But that sort of an answer is no answer at all, and so another answer to those questions has to be sought. And this may lie in a simple insight: the singular thing about India is that you can only speak of it in the plural. There are, in the hackneyed phrase, many Indias. Everything exists in countless variants. There is no single standard, no fixed stereotype, no "one way".

This pluralism is acknowledged in the way India arranges its own affairs: all groups, faiths, tastes and ideologies survive and contend for their place in the sun. At a time when most developing countries opted for authoritarian models of government to promote nation-building and to direct development, India chose to be a multi-party democracy.

And despite many stresses and strains, including 22 months of autocratic rule during the 1975 Emergency, a multi-party democracy -- freewheeling, rumbustious, corrupt and inefficient, perhaps, but nonetheless flourishing -- India has remained.

One result is that India strikes many as maddening, chaotic, inefficient and seemingly unpurposeful as it muddles its way through the second decade of the twenty-first century. Another, though, is that India is not just a country, it is an adventure, one in which all avenues are open and everything is possible.

"India," wrote the British historian EP Thompson, "is perhaps the most important country for the future of the world. All the convergent influences of the world run through this society.... There is not a thought that is being thought in the West or East that is not active in some Indian mind."  [I'm glad a Brit said that, and not an Indian.] That Indian mind has been shaped by remarkably diverse forces: ancient Hindu tradition, myth and scripture; the impact of Islam and Christianity; and two centuries of British colonial rule.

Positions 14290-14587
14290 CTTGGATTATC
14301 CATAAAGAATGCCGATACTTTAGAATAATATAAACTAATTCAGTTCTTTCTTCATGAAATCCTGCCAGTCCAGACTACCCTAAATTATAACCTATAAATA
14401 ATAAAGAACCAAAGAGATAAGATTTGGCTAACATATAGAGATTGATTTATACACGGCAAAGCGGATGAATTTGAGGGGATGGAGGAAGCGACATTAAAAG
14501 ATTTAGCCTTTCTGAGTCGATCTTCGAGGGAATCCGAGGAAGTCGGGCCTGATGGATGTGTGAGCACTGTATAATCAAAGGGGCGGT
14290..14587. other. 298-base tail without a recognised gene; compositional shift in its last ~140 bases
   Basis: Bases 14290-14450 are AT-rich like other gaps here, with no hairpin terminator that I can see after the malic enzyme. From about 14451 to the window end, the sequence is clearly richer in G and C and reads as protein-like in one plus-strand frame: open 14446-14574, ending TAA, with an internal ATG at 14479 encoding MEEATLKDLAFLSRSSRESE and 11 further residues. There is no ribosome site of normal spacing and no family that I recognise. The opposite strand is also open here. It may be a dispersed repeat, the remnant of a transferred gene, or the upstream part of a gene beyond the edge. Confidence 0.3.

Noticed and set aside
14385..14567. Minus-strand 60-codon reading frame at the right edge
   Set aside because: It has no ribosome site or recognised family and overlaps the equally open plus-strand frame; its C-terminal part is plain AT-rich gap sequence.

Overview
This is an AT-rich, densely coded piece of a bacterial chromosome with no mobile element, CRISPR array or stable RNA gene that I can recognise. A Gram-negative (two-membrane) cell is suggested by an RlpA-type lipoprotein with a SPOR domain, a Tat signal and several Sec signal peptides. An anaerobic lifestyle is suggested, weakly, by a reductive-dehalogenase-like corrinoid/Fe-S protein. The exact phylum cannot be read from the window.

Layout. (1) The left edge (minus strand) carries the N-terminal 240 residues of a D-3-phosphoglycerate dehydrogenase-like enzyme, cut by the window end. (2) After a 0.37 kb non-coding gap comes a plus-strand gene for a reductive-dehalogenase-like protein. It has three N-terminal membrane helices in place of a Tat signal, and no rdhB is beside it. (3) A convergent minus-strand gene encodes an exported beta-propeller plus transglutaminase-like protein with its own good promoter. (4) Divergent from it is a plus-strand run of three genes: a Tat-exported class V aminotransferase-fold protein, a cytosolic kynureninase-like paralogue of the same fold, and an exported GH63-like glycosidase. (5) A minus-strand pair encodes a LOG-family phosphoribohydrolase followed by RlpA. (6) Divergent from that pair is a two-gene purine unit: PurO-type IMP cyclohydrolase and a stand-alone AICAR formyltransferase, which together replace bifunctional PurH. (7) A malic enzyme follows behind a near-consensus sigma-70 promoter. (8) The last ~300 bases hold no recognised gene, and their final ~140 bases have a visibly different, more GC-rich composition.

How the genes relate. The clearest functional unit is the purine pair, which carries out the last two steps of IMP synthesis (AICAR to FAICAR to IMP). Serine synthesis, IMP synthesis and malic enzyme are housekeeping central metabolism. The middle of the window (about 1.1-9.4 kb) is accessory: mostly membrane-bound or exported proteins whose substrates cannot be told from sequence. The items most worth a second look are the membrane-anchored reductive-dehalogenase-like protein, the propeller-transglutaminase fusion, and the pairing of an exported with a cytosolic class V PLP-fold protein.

The result is unique. Many observers have been astonished by India's survival as a pluralist state. But India could hardly have survived as anything else. Pluralism is a reality that emerges from the very nature of the country; it is a choice made inevitable by India's geography and reaffirmed by its history.

India's is a civilisation that, over millennia, has offered refuge and, more important, religious and cultural freedom, to Jews, Parsis, several varieties of Christians, and of course Muslims.

Jews came to Kerala centuries before Christ, with the destruction by the Babylonians of their First Temple, and they knew no persecution on Indian soil until the Portuguese arrived in the 16th century to inflict it.

Christianity arrived on Indian soil with St Thomas the Apostle (Doubting Thomas), who came to the Kerala coast some time before 52 AD and was welcomed on shore by a flute-playing Jewish girl. He made many converts, so there are Indians today whose ancestors were Christian well before any Europeans discovered Christianity.

In Kerala, where Islam came through traders, travellers and missionaries rather than by the sword, the Zamorin of Calicut was so impressed by the seafaring skills of this community that he issued a decree obliging each fisherman's family to bring up one son as a Muslim to man his all-Muslim navy!

This is India, a land whose heritage of diversity means that in the Calcutta neighbourhood where I lived during m high school years, the wail of the muezzin calling the Islamic faithful to prayer routinely blends with the chant of mantras and the tinkling of bells at the local Shiva temple, accompanied by the Sikh gurdwara's reading of verses from the Guru Granth Sahib, with St Paul's cathedral just round the corner.

So the first challenge is that we cannot generalise about India. One of the few generalisations that can safely be made about India is that nothing can be taken for granted about the country. Not even its name: for the word India comes from the river Indus, which flows in Pakistan. That anomaly is easily explained, for we know that Pakistan was hacked off the stooped shoulders of India by the departing British in 1947. (Yet each explanation breeds another anomaly. Pakistan was created as a homeland for India's Muslims, but -- at least till very recently -- there were more Muslims in India than in Pakistan.)